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When will people go to the movies again?

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      By Daniel RourkeESG Senior Research Analyst, Calvert Research and Management

      Washington -- The current global public health crisis is likely to cause significant operational changes in the way entertainment venues and movies theaters are run. Responsible companies — those that take the long view — would be smart to invest in front-line workers, who will be critical to rebuilding public trust when these businesses reopen. Whether these companies invest in ways that bring audiences back could have knock-on effects on recent efforts to diversify the stories emanating from Hollywood.

      Catching a flick in new ways, thanks to COVID-19

      Movie and entertainment companies have taken a significant revenue hit, as COVID-19 has forced the cancellation of festivals and concerts, postponement of film release dates, shutdown of movie and television production and venue closings. With the quick adoption of social distancing and new shelter-in-place rules, people are turning to digital services not only for remote work but also for entertainment.

      This benefits Netflix, which has been leading the pack in subscribers and streaming minutes per week, but also others including Alphabet's YouTube and Disney's Hulu, ESPN+ and recently launched Disney+.

      However, for Disney, the current crisis cuts both ways. It has had to shutter park operations to protect the health of employees and customers. Initially, Disney announced that it would continue to pay full-time park employees ("cast members") during the crisis, but, with the new extended time frame of social distancing, the company plans to institute furloughs. This announcement comes after the three major movie exhibitors — AMC, Cinemark and Cineworld — announced furloughs shortly after going dark in mid-March.

      For its part, Disney also revealed that senior executives would be taking pay cuts to conserve cash. Moreover, it has said that all impacted workers will remain employees during furlough and receive full health care benefits, with the company paying of the cost of both employee and company premiums. Those impacted can elect to use some or all of their paid time off at the beginning of the furlough period starting April 19. After that time passes, employees are eligible to receive federal compensation through the $2 trillion economic stimulus bill, as well as state unemployment benefits.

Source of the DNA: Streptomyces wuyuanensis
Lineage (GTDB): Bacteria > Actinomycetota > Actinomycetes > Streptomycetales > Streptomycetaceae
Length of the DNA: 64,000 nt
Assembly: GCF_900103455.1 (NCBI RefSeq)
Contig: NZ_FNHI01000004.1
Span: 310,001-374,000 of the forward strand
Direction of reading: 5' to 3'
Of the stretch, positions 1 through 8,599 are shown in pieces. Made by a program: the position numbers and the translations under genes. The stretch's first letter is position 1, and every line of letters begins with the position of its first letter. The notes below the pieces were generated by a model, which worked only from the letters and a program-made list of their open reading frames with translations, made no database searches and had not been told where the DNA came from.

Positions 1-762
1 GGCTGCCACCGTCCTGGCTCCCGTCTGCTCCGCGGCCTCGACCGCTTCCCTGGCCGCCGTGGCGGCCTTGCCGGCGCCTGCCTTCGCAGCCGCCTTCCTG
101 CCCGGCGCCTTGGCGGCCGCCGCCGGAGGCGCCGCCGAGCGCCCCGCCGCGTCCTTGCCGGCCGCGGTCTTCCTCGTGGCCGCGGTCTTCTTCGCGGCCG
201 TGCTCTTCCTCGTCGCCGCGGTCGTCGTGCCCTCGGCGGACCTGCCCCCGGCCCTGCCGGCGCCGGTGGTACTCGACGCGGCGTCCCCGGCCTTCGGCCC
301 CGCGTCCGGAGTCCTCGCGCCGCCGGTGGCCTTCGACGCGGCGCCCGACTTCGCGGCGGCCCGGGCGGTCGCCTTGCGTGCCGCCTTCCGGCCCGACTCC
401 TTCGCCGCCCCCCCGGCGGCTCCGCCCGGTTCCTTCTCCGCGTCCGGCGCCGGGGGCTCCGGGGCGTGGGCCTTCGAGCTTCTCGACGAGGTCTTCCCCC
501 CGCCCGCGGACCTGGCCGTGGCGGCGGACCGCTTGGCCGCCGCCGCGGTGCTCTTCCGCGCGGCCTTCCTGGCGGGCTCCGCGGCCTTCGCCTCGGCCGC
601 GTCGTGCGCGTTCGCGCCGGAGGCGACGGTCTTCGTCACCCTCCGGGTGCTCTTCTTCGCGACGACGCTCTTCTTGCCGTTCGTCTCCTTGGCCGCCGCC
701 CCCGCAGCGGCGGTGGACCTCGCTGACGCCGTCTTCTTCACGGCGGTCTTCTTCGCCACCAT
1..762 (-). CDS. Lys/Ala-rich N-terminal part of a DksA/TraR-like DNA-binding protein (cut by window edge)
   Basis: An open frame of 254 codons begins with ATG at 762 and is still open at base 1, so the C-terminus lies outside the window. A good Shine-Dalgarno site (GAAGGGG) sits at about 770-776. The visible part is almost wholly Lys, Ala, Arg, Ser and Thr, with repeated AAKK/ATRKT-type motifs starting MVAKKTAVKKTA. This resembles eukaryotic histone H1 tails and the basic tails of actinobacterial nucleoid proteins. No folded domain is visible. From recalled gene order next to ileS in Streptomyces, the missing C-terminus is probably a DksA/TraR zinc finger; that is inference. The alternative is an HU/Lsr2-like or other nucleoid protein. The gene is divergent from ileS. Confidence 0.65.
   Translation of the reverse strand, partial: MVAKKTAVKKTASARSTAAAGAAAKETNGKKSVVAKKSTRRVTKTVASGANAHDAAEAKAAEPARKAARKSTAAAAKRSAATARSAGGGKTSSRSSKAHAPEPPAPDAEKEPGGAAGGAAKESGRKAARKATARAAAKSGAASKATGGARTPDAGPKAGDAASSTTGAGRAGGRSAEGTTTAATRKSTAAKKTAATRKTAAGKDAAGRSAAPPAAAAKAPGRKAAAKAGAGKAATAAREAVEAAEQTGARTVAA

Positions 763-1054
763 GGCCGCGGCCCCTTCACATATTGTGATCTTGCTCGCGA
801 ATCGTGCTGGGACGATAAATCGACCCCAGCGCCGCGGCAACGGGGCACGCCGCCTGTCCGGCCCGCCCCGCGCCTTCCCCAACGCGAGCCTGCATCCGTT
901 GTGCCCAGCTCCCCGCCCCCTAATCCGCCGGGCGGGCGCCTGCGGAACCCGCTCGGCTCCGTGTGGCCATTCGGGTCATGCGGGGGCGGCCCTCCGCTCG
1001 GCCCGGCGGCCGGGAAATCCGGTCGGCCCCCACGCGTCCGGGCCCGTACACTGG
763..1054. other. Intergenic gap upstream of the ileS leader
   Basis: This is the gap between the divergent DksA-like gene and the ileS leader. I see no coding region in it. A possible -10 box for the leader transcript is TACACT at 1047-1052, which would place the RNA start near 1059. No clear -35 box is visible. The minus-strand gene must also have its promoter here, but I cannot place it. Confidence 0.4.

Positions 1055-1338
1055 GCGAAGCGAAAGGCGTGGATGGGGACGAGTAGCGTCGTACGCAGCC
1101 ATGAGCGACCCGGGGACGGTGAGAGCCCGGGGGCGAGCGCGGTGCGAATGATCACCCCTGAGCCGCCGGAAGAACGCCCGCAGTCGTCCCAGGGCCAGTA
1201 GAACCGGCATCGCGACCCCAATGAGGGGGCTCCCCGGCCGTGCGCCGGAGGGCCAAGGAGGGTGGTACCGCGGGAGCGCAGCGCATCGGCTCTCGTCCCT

Most employees at theme parks and movie theaters are well aware that their jobs are tied to ticket sales. While furloughs are not good news, if they become necessary in a crisis situation, responsible companies can build employee loyalty by being transparent about the reason for the action, explaining shared sacrifice across the company and being thoughtful about mitigating the impact on front-line workers.

      No doubt, employee morale takes a hit in these difficult situations, but responsible actions may mitigate the impact, which can be a critical investment for the time when facilities reopen. After the pandemic begins to recede, front-line employees will need to be trained on new protocols to protect health and safety. Moreover, these employees operate in public-facing roles. Each employee is a reflection of a company's brand and each interaction with the public can be an opportunity to build the trust needed to return to sustainable ticket sales.

      Evaluating companies in challenging times

      During a crisis that requires extraordinary measures, responsible investors should put themselves in the shoes of front-line employees and ask, "Are the company's actions necessary at this time, and is the company offering meaningful accommodations that could drive loyalty? Are financial sacrifices shared across corporate ranks?"

      At movie operators, whether front-line employees buy-in and are ready to go back to work when audiences return could affect ticket sales and, therefore, the market value of those companies. Late last year, the Trump administration signaled its support for lifting long-standing regulations that banned movie studios from owning chains of theaters. If this crisis has lasting and adverse impacts on revenue, studios could begin making bids for movie theater companies in an effort to better control distribution.

      The likely result of studio-theater consolidation would be less visibility and distribution for movies developed by smaller production companies, which tend to produce more diverse movies featuring women, people of color and alternative points of view (e.g., "Moonlight," "Parasite"). That could be a setback to recent efforts made to diversify Hollywood so that it can tell the stories that are increasingly in demand from diverse and global audiences. With larger studios controlling distribution, less financing and fewer awards would flow to the smaller studios who are growing the pipeline for diverse talent.

      Bottom line: Companies that run entertainment venues and movie theaters should consider what it will take to bring the public back into their spaces after the COVID-19 crisis passes. Investing in front-line employees may be a smart way to get operations up and running, strengthen brands, and return companies to profitability faster.